Back to the Allied Left: Anstruther's left-hand brigades resist Suchet's attack: note the red 'shaken' markers around the Imperial units...

And Lefebvre gets closer...

Close-up of Anstruther's position under pressure from Suchet (left) and Gazan (right).

A battle of two halves: Sebastiani's Division has broken Venegas' left-hand brigade and captured Espana's artillery; but Castanos has led a charge which has broken Leval's German Division and captured a large part of IV Corps' artillery!  Lefebvre's Corps is hors de combat, Castanos keeps a grip on his troops by the narrowest margin.


Ney has concentrated Bisson's two strong brigades and is ready to assault, the British make ready to receive.

Ney, sword in hand, forces one of the British brigades and its supporting artillery back...the Allied line is wavering. 

Same position, with a bit wider view - note the shaken British infantry in the wood.


A charge by Anstruther's troops on the left forces Suchet's troops back in considerable disorder after a very stiff fight: Suchet's troops retreat from the field.

Ney brings more troops up (from Maransin's Division) but the breakthrough remains elusive and Wellington has arrived to take control of the situation in person.

Mortier launches a surprise assault with Gazan, routing a brigade of British infantry and capturing half of Anstruther's guns: the remaining Anglo-Portuguese just will not be shifted from their ridge however and Gazan is forced to pull back with loss.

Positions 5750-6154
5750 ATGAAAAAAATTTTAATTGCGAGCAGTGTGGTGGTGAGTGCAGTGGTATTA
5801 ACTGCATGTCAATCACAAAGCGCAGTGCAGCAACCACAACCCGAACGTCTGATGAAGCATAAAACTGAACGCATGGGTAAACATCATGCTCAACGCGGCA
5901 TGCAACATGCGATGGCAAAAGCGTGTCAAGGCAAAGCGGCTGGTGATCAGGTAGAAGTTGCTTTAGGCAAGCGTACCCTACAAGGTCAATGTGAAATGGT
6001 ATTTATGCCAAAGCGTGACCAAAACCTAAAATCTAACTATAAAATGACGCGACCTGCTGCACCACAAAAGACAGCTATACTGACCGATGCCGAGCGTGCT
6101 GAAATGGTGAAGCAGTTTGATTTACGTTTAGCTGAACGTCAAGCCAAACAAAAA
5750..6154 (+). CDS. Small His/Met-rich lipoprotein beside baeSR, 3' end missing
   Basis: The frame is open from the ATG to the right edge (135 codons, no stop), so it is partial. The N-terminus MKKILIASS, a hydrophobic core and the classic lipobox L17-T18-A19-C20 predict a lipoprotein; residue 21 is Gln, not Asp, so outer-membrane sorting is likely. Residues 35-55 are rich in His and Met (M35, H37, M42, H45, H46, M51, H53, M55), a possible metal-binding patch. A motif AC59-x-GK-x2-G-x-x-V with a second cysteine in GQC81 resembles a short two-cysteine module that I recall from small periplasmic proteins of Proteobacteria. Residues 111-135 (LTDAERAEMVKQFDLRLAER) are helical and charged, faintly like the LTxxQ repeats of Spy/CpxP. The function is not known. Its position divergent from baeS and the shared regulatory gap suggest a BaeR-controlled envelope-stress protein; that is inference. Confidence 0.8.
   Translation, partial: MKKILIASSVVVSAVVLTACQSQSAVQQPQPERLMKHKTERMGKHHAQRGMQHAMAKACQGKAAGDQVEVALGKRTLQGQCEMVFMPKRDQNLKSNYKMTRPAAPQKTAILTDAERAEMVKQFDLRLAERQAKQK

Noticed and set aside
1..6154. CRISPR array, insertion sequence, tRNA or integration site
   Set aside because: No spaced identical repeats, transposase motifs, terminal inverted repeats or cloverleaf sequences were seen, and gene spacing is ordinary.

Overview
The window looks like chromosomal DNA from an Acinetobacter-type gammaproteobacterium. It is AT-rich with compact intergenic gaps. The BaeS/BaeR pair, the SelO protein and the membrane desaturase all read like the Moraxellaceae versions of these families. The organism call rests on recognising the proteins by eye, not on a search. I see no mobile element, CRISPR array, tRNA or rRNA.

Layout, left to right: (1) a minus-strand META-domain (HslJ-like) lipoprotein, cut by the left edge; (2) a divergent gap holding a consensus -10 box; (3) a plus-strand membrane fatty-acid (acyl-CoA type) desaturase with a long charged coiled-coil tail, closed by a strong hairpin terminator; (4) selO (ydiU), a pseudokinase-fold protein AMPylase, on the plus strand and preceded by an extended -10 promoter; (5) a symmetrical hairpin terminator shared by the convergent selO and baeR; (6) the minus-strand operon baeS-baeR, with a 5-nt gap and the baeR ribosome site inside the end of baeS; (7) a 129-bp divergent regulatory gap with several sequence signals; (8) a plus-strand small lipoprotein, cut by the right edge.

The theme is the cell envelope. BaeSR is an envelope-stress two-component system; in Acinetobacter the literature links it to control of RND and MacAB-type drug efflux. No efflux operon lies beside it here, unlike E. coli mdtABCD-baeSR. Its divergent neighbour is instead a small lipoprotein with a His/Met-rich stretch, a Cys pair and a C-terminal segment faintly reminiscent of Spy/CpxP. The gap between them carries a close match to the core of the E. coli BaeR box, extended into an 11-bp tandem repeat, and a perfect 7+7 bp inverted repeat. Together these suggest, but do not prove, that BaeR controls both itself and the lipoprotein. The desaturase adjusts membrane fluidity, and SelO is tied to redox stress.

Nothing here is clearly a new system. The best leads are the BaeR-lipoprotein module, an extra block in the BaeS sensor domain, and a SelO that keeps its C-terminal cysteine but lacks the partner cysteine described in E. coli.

The position at the effective end of the battle.  One of Bisson's brigade has been broken by an attack in its flank after its last attempt to fight forward was repulsed.  With Lefebvre's Corps in tatters, Mortier's Corps only fit to defend and superior numbers convering on Ney, Ney declined to press home a further assault and withdrew.  Wellington and Castanos were content to harry rather than make a significant push for decisive victory and the remaining Imperials escaped without serious further loss.

Results:  The Allies lost about 3500 infantry, slighly more British than Spanish, and 24 guns in the battle, which were however recovered on the field, abandoned by the French.  The French lost around 9700 men (including over 5000 prisoners) and the same number of guns, which weren't however recovered.  Luckily for the French, their cavalry had not been engaged during the battle and the absence of the British cavalry reserve meant that they were not pursued effectively from the battlefield.

This victory looks like the end of the French attempt to catch and destroy Wellington in Spain: by the time units are rested and further formations arrive, Wellington and Castanos are likely to be clean away.

Game Notes:

 My conception of the battle from the French point of view was to demonstrate on both flanks while Ney' Corps advanced into the centre, set up a grand battery to pound the centre of the Allied position and then assault it with veteran troops whilst weakened.  Naturally if the Allies weakened their flanks to support the centre, Ney would then pin the Allies and Mortier and Lefebvre would attack instead.  I think this was a reasonably sound concept of operations...which I then proceded to abandon when Ney decided to attack on the hoof.  Mortier gave Ney the best chance by launching an attack with Suchet's decision which kept Wellington to far left and Ney, for a couple of turns, looked likely to punch a hole in the centre.  However, a mixture of Allied luck and skill gave them the victory.  The French seemed to do very well in individual combats, but roll very badly for outcome and morale roles, so even when it looked as if they were about to gain an advantage, it proved an illusion.  It was a really exciting game, lasting about 15 or so turns (so 5 hours of battle time).